If all we really have is time…

You have heard the old query… “If you had 24 hours to live, how would you spend them?” And I’m sure that thinking about this semi-regularly is probably a good idea. At the very least, it’s humbling.

Sure, I’d like to say that I’d go skydiving or something that I’ve always wanted to try. The fact is, I wouldn’t.

When you are a parent, it seems like a luxury to even CONSIDER doing anything for yourself for 24 hours… much less to actually DO it — even if those were the LAST 24 hours you had.

Heck, I’d be running around trying to figure out how to make sure my kids were ok once I was gone.

Besides, I reason, I’m at an age now that I’d probably break a leg or something if I jumped out of a plane to try skydiving and would spend my last few hours on earth in an emergency room. So, my future in hell would begin early.

If time is all we have, then why is it always so disposable, so hard to hold onto, and so “grabbed at” by everyone else? Why isn’t it more sacred? More appreciated? Considered more valuable?

Labor saving devices don’t really give us any more free time. Time management systems just frustrate us and require us to learn new software, carry more stuff around, and/or read a bunch of books on the topic from “so called” professionals in the time management industry. The fact that an industry has popped up around this should be a dire warning to anyone taking “time management” too seriously. I think “time management” is an oxymoron, like “quality fast food” or “fair taxes” but I’d have to study it more to be sure.

The digital world takes more time than the pleasure it offers us in return. We create and/or buy machines and services… EXPENSIVE machines and services… that we have to work longer hours to afford, to help us more creatively waste the time we do have. Think TV, think cable, think cell phones, think high-speed Internet.

Communication takes a great deal of our time, even if it’s been truncated into flat, textureless, flavorless, one-character words and images sent via thumb-presses over a cell phone. There is no time when we are “unconnected” and there is no “downtime.” We are omni-available. We are always on call. We are at everyone’s mercy and seemingly take no personal control to say… NO!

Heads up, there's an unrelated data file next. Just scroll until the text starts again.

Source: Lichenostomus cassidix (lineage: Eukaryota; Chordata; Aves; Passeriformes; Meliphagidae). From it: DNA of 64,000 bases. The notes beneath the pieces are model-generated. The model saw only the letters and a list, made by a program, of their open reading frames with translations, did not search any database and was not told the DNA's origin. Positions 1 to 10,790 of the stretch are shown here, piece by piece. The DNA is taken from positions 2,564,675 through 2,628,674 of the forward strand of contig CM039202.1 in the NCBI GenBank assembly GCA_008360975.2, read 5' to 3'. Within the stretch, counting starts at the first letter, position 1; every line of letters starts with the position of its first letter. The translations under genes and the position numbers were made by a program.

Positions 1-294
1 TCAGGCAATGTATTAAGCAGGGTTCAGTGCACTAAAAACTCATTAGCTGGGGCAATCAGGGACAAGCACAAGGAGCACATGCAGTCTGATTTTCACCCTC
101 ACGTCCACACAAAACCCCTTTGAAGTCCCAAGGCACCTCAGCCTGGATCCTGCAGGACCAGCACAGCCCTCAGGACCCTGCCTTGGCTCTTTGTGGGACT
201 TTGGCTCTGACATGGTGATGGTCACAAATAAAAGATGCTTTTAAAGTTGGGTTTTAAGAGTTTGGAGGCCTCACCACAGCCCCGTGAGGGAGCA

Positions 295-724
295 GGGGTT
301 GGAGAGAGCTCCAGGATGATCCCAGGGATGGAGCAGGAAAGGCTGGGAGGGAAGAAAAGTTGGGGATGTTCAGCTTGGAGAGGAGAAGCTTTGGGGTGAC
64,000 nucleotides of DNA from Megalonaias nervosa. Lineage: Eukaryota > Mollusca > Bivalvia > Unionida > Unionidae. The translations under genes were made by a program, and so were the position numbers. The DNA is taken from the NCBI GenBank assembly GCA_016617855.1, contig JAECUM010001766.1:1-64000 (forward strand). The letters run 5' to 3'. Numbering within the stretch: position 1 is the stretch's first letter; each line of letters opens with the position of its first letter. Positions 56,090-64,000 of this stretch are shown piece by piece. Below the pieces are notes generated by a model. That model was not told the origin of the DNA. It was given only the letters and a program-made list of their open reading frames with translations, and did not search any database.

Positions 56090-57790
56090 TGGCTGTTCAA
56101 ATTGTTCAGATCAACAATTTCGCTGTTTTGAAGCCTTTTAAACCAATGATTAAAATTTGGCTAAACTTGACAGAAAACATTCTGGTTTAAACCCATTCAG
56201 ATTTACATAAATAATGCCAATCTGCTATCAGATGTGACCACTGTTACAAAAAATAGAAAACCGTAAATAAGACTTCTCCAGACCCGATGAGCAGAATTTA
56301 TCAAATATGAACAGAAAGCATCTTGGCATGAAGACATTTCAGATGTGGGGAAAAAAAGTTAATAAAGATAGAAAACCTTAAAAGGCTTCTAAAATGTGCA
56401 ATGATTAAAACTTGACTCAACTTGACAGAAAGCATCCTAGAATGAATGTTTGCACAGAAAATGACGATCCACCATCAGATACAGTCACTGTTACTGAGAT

When do we rest… really rest… in this modern world? Why do we feel guilty if we want to unplug and become unreachable for even a few hours or *gasp* a few days?

I love my technology and I love my life, most days. But I do wonder what it would be like to disappear for some well-deserved “me time” — and I wonder if it would be worth the joy it would bring, of if I’d spend the whole time worried about what was happening while I was gone… or what I’d have to face and the messes I’d have to clean up when I returned.

Maybe it’s not a technology or a modern life thing… maybe it’s just me.  Maybe I’m incapable of slowing down and letting go. Maybe I need to begin smaller and learn to mediate for a few minutes a day. Maybe I need to take a walk (without the iPhone) more often. Maybe I need to carve out a little time each day that belongs to just me. Maybe I just miss the farm and need a “farm fix.”

All I know is that I need something, something peaceful and sweet, something refreshing and fulfilling, something selfish.

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